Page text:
The first challenge starts at the begin­ning of the process with the identification of patients. It’s challenging to identify a very small population of people with a very rare disease, which can be an issue when that population is the target demographic for many of the cell and gene therapies that are on the market today. Manufactur­ers of these therapies need to design and enroll patients in clinical trials, and identi­fying patients for those trials is a significant lift.

Also, the necessary patient-by-patient manufacturing process for cell and gene therapies represents another barrier to broader patient reach, requiring single-dose preparation and extreme diligence to produce.


At Cardinal Health, we work to widen access to life-saving treatments like cell and gene therapies, and we’re doing everything we can to move the industry forward. We have been working to build advanced infrastructure to support the de­velopment, manufacturing, distribution, and delivery of these products.

As the leading provider of compre­hensive services for cell and gene thera­pies, we are proud of the clinical, regulatory, logistical, and patient-focused value we offer to healthcare providers and pharmaceutical manufacturers. We have been here from the field’s inception, sup­porting the first CAR-T products, providing expertise in regulatory support, and con­sulting for more than 40 advanced thera­pies in 12 therapeutic areas. To date, we’ve processed thousands of cell and gene therapy orders.

We also have a partnership with Trak­Cel, the first provider of integrated cell and gene therapy software solutions for the precise management, control, and track­ing of cell and gene therapy products. Our partnership with TrakCel allows us to have information on chain of identity, chain of custody, location, and patient journey throughout the process of product delivery and administration. As partners, Cardinal Health and TrakCel offer industry-leading visibility and transparency to healthcare providers, manufacturers, and case man­agers working with these important med­ications. However, we can’t stop there.

Evidence-based medicine is critical to the delivery of better patient care. In the case of treatments that can cost millions of dollars, tracking and demonstrating the impact of these treatments on patient out­comes is key to increasing access. We must improve data collection before and after the patient receives treatment, which can be especially difficult when tracking pa­tients from cell and gene clinical studies. Patients are located all over the world, but the treatment centers providing these ther­apies are often limited to centers of excel­lence or large hospital systems, often in urban or populated areas. This makes long-term patient evaluation difficult and data collection inconsistent or incomplete. Because of this challenge, it’s difficult to create a complete data set around patient outcomes.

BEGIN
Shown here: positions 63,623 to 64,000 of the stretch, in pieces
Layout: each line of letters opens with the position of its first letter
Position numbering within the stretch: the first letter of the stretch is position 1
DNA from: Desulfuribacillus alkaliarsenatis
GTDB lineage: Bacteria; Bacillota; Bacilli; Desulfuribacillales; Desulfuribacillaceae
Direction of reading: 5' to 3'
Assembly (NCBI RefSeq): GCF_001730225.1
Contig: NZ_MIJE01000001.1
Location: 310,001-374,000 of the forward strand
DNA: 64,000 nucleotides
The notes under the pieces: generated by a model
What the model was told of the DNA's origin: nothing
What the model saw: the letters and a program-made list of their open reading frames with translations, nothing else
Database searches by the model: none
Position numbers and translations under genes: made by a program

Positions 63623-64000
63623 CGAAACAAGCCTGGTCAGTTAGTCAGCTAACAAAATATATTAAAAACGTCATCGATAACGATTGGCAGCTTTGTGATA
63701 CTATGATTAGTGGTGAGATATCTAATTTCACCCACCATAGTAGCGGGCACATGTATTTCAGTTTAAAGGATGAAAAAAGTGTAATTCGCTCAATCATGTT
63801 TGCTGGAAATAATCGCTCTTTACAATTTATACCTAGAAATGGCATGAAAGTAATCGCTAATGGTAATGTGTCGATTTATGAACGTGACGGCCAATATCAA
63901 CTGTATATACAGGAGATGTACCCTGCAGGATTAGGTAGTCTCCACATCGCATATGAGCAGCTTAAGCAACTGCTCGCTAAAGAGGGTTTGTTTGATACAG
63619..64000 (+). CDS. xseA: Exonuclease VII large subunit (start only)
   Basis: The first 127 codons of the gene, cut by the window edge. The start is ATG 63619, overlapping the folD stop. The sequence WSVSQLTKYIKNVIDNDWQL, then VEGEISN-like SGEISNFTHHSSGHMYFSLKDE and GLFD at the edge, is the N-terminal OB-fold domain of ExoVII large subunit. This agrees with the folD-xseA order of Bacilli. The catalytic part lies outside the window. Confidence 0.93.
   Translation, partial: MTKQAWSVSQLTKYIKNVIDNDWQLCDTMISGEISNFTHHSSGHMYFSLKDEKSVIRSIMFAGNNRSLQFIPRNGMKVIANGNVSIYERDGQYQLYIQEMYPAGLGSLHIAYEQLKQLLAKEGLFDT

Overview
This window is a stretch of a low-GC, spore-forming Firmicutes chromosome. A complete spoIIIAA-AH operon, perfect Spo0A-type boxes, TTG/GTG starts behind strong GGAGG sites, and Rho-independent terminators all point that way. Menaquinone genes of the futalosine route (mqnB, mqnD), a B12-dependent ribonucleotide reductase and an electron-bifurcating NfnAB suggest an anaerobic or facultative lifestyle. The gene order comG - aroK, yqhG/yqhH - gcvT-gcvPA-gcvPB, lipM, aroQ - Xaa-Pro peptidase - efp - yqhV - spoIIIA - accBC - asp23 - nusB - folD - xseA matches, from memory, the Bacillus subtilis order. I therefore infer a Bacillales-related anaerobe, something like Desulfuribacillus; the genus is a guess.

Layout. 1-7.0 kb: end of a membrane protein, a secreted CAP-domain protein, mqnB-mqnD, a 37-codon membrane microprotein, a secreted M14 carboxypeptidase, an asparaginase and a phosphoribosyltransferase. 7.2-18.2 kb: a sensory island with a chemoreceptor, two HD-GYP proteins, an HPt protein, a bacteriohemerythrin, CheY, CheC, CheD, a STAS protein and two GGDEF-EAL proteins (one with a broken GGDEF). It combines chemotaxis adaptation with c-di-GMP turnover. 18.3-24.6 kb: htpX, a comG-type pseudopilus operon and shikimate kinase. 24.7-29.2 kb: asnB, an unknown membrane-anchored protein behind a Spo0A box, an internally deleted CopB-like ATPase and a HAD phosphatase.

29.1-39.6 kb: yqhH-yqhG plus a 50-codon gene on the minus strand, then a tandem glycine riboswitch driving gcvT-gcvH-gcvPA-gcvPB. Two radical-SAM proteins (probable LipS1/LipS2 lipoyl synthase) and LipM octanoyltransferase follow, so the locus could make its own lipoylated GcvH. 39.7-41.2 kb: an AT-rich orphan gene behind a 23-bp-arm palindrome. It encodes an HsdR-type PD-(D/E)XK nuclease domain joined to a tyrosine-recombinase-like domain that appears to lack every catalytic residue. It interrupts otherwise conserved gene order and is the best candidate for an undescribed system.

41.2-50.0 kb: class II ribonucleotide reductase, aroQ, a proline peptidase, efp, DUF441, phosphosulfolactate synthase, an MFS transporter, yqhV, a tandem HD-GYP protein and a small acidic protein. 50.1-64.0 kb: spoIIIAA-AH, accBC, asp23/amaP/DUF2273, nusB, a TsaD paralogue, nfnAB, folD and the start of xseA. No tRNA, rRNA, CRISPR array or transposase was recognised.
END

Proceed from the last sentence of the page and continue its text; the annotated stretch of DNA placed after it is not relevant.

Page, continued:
At Cardinal Health, we recognize these challenges, and we see them as op­portunities. Opportunities to partner with treatment centers, providers, and pharma­ceutical manufacturers to do better every day for patients. We continue to innovate beyond what we believe is possible, and we will strive to build a sustainable foun­dation upon which cell and gene therapies can thrive. We are committed to providing cell and gene therapy services that meet the needs of all stakeholders that will ulti­mately lead to better patient outcomes.


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  3. news/home/20220201006057/en/36.92-Billion-Cell-Gene-Therapy-Market—Global-Outlook-Forecasts-2022-2027—ResearchAndMar­
  4. loads/2020/11/ICER-Gene-Therapy-White-Paper-030317.pdf.

Fran Gregory is responsible for cell & gene therapies and biosimilars at Cardinal Health. Her background includes extensive clinical, health economics and outcomes research, trade and commercial experience in the payer/ PBM, specialty pharmacy and biotech manufacturer spaces. Her career reflects a consistent focus on complex, innovative, high-value pharmaceuticals and a passion for breaking down barriers to access and care.